The Blue Planet: Seas of Life -- |
Tidal Seas & Coasts
produced by Alastair Fothergill
(Discovery Channel/BBC, 2001)
This continuation of the excellent series The Blue Planet: Seas of Life contains some of the most violent, disturbing images from nature that I have ever seen.
This, the fourth collection of episodes from the BBC/Discovery Channel series, focuses on tidal seas and coastlines. In the latter of two complete episodes, there are scenes of a concentrated hunt by orcas, who ram their massive, streamlined bodies to shore to catch and eat sea lion pups. While any real examination of wildlife must include scenes of consumption, this is the first time I've seen proof of true cruelty among any creatures but mankind.
The killer whales aren't content simply to capture and eat their prey. In this startling footage, a pair of orcas toss a still-living sea lion between them like a beach ball, catching it in their teeth before hurling it again and again into the air. Even after its death, the orcas continued tossing the body to lofty heights with their tails -- a behavior the marine biologists involved in the filming were unable to explain.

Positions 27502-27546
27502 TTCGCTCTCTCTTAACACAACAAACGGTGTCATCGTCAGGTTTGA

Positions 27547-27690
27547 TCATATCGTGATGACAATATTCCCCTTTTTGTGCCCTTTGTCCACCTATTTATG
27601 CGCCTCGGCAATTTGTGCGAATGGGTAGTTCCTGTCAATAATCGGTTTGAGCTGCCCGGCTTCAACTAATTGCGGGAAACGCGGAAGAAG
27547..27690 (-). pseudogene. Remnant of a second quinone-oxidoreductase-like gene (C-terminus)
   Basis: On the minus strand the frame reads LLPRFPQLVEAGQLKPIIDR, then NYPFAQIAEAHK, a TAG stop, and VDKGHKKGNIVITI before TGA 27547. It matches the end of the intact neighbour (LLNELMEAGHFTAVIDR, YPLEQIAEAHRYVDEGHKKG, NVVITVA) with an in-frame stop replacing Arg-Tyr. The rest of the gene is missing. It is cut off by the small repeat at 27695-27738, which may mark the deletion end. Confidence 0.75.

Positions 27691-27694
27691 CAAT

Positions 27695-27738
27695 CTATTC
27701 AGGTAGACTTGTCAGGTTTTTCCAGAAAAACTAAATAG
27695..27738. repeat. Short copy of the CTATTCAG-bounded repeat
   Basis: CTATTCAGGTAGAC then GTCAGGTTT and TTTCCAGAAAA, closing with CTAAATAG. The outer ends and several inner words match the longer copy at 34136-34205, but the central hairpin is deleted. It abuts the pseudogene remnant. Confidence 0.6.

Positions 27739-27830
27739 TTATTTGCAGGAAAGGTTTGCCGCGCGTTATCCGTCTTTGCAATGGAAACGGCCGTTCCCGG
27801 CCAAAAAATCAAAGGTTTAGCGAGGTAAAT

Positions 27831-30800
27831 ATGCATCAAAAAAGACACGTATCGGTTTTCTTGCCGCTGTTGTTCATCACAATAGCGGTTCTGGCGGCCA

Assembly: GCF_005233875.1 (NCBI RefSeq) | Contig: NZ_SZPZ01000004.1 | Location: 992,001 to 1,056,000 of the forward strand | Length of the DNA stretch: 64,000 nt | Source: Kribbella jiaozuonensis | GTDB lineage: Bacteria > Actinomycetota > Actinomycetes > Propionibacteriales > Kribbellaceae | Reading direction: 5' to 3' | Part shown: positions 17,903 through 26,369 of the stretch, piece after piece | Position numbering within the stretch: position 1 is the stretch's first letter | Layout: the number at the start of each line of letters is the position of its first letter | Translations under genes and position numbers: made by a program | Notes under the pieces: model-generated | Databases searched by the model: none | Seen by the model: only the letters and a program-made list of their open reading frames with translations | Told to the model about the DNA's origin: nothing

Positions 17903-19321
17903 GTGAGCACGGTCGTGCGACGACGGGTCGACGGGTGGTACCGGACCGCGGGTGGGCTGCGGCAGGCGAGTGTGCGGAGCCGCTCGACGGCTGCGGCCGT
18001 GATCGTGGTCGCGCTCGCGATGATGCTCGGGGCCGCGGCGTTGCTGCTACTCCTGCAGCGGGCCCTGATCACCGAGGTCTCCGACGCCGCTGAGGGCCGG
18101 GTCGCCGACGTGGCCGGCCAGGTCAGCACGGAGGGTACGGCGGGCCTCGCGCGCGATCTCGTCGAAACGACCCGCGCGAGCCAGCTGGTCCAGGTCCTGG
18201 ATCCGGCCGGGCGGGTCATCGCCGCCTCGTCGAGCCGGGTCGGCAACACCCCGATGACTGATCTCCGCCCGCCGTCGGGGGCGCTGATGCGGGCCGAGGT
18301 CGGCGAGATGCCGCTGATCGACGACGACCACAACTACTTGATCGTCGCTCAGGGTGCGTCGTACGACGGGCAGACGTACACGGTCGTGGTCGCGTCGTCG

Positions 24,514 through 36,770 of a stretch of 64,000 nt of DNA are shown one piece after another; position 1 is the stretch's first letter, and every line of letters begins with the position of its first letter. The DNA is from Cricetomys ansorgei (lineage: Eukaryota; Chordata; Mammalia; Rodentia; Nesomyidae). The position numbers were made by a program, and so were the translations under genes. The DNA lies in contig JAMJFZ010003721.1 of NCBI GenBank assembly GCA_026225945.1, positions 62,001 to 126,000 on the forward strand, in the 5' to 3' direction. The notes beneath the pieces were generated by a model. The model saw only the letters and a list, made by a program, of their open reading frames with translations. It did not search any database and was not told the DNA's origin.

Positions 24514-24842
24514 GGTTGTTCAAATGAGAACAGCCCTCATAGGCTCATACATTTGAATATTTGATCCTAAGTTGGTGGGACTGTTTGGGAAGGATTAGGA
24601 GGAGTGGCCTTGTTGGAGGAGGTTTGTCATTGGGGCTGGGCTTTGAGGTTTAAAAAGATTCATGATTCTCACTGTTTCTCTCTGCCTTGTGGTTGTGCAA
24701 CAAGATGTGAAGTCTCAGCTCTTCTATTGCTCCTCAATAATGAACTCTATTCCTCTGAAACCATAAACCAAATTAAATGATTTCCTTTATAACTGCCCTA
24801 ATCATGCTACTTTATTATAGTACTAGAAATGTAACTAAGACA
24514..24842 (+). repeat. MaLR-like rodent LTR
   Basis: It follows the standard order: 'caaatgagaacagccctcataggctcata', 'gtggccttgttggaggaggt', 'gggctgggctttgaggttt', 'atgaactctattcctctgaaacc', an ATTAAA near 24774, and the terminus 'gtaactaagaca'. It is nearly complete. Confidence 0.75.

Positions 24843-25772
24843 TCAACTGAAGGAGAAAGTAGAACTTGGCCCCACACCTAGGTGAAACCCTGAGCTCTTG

Disturbing, yes. But this fourth volume in the series continues the standard of cinematographic excellence set by earlier episodes. From tiny shrimp to massive whales, from industrious crabs and surfing snails to belligerent elephant seals and amorous walruses, the creatures depicted here are brought to startling life for viewers safe and dry in their living rooms. I can guarantee you'll see things you've never seen or imagined before in this spectacular pair of films narrated by David Attenborough and scored by George Fenton.
An extra bonus on the DVD, besides the usual "making of" featurettes, is "Deep Trouble," a provocative, full-length documentary on the consequences of current fishing practices on the oceans and its once thriving life. Without preaching, this bonus episode lays out the facts with chilling candor; it's certainly enough to make you question our stewardship of this planet.
Oddly, the "making of" featurette accompanying "Tidal Seas" deals with material not included in the episode. The featurette with "Coasts," on the other hand, provides striking footage of the crew's efforts to capture two very different orca hunts on film.
[ by Tom Knapp ]